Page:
Scientists have yet to discover a fountain of youth elixir, but they may have found the next best thing: a blood test that predicts how long you will live.
According to a Mirror report, a group of experts at Boston University announced findings from a study that put them one step closer to getting a leg up on age-related degenerative diseases. Study authors said data from a new blood panel method can help doctors determine if their patients are at high or certain risk for common conditions with high mortalities: diabetes, cardiovascular disease, dementia, and cancer, to name a few.
The results of the study appear in the peer-reviewed journal Aging Cell.
Two lead authors of the study, Professors Dr. Thomas Perls and Dr. Paola Sebastiani, shared insights into the groundbreaking developments in hematology (or the study of the blood).
Scientists discover breakthrough blood test that could ‘predict how long people will live’ https://t.co/8RDIMEumEK
— Daily Mail Online (@MailOnline) January 8, 2017
Using the blood specimens of 5,000 participants, the men compared the chemistries to the health profiles over eight years. The test results were statistically significant, the pair wrote.
“These signatures depict differences in how people age, and they show promise in predicting healthy aging, changes in cognitive and physical function, survival and age-related diseases like heart disease, stroke, type 2 diabetes, and cancer.
“It sets the stage for a molecular-based definition of aging that leverages information from multiple circulating biomarkers to generate signatures associated with different mortality and morbidity risk.”
The revolutionary blood test allows patients to be fully informed on a potential litany of health problems that may arise in the future. It helps doctors and treatment teams to offer interventions that allow patients to adapt their lifestyles accordingly.
“Many prediction and risk scores already exist for predicting specific diseases like heart disease,” the professors added in their study.
“Here, though, we are taking another step by showing that particular patterns of groups of biomarkers can indicate how well a person is aging and his or her risk for specific age-related syndromes and diseases.”
Previously, the Inquisitr reported on another revolutionary test that reportedly could predict the onset of cancer long before a person experiences signs and symptoms.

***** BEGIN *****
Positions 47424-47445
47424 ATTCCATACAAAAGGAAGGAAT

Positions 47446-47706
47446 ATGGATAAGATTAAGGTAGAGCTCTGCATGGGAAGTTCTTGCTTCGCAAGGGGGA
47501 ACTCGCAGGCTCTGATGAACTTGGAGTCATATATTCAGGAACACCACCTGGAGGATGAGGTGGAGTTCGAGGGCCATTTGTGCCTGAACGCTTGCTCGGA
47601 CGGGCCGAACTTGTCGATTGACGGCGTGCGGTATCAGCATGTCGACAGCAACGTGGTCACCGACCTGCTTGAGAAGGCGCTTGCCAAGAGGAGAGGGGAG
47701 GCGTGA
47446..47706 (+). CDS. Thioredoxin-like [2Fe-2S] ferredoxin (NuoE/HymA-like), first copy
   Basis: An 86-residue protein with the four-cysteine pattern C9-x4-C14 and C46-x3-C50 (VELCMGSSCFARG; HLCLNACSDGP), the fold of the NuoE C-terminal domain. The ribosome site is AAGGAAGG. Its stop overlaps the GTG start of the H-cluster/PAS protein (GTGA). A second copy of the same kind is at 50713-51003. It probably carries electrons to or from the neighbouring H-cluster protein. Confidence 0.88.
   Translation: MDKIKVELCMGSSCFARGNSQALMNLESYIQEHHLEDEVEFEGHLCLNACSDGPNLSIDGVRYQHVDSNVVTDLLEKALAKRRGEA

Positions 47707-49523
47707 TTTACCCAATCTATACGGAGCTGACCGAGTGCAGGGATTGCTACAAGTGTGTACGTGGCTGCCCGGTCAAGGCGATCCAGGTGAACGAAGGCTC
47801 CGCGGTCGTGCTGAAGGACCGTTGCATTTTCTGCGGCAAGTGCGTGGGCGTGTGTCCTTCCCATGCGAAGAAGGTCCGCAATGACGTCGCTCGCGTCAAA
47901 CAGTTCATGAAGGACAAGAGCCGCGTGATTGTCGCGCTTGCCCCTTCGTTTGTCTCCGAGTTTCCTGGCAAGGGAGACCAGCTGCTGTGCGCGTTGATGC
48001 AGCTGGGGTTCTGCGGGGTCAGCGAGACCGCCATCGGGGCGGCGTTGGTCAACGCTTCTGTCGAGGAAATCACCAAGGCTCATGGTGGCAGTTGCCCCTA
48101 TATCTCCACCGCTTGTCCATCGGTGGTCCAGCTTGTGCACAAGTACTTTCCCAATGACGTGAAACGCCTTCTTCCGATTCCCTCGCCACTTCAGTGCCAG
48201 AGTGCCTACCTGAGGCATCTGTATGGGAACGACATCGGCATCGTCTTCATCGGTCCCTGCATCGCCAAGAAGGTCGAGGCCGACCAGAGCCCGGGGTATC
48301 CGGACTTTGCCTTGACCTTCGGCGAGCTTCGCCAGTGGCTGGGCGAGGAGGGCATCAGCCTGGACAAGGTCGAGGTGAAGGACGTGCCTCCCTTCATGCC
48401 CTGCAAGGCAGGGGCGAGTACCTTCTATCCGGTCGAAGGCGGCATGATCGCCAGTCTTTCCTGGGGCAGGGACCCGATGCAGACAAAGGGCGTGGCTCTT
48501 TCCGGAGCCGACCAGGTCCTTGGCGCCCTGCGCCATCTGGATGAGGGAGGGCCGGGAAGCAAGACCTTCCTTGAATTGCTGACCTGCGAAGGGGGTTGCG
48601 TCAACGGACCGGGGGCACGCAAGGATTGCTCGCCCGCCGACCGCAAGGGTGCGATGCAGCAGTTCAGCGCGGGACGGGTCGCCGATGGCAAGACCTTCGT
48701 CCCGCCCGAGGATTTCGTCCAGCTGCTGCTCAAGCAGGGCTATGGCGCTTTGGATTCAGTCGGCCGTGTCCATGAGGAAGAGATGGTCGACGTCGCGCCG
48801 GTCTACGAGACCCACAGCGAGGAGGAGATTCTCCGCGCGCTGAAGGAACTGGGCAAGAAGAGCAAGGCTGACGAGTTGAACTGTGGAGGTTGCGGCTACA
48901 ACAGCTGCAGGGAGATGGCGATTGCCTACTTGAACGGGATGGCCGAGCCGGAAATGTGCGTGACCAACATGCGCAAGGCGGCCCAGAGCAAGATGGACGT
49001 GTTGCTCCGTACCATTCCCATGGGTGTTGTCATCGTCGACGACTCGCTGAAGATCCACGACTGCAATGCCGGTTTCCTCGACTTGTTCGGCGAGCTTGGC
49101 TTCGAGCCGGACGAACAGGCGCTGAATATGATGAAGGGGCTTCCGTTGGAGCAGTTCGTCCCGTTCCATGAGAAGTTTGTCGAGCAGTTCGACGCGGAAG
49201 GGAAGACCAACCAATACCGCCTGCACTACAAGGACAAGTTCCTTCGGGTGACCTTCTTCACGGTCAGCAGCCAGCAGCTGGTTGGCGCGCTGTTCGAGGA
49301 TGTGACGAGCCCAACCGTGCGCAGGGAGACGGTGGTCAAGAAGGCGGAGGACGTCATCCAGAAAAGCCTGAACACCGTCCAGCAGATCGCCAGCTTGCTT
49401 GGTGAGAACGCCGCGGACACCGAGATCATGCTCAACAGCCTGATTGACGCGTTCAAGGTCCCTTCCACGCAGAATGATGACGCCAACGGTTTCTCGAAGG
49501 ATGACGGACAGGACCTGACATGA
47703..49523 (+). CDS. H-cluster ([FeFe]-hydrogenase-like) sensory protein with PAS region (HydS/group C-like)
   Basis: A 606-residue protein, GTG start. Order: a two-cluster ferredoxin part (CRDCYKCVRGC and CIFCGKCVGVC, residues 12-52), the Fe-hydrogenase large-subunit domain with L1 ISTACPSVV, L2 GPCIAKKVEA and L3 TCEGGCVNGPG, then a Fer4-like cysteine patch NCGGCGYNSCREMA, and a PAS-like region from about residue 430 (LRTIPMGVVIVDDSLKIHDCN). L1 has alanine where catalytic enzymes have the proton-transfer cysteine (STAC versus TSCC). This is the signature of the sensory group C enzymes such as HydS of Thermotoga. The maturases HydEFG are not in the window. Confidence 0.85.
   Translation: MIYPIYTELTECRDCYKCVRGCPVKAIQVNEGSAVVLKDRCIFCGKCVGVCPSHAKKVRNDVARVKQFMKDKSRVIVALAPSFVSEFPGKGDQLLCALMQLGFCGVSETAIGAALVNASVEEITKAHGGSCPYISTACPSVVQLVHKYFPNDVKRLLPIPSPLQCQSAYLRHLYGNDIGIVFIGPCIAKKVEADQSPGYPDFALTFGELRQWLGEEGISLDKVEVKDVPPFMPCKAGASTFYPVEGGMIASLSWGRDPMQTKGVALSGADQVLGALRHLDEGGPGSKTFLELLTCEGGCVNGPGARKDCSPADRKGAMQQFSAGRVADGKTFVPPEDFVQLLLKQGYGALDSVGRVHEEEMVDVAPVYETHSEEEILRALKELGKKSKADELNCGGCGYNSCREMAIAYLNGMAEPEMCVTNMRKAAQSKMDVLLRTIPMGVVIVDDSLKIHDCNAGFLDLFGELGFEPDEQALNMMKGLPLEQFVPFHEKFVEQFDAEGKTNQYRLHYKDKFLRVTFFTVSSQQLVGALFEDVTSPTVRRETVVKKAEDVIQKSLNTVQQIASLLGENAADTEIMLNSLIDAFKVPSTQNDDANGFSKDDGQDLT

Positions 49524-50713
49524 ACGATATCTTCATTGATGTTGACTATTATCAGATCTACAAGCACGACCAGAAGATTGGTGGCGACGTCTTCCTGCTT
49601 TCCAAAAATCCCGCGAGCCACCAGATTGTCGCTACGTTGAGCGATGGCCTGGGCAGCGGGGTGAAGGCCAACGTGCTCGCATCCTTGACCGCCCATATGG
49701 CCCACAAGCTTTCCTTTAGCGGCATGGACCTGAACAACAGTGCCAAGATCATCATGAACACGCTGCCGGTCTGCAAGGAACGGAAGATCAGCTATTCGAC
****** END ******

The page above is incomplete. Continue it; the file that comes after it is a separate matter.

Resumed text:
“Statistics posted by the American Cancer Society estimate that there were nearly 1.7 million new cases of cancer in 2015, along with an estimated 600,000 deaths. Experts agree that the best chance someone affected by this malady has is early detection.”
A relatively new startup, named GRAIL, has set its sights on helping that cause by developing a blood test to detect cancer early and is raising $1 billion for the effort.”
— Rick King (@RickKing16) January 7, 2017
As the Telegraph wrote, the cracked blood signature (some 26 or so) patterns revealed at least 19 biomarkers in half of the patterns and deviations in the standard or predicted patterns in others.
“We can now detect and measure thousands of biomarkers from a small amount of blood with the idea of eventually being able to predict who is at risk of a wide range of diseases long before any clinical signs become apparent.”
The procedure is not invasive and costly. With a simple draw of blood, a person can be armed with information that otherwise they would have to wait for when symptoms arrived. For many, that point is too late for conventional treatments.
Today, DNA or genetic testing allows a person to determine how long they will live. However, unlike the proposed blood test, there is no predictive value of future illness.
Another benefit to the new method of studying blood may allow the Food and Drug Administration to expedite their attempts to bring a viable drug to the market from trials. With the current pace, drugs often undergo many clinical trials before the federal government approve them for distribution, sale, and prescription.
Although the blood test offers promise, more studies using larger population sizes are needed to validate the findings.
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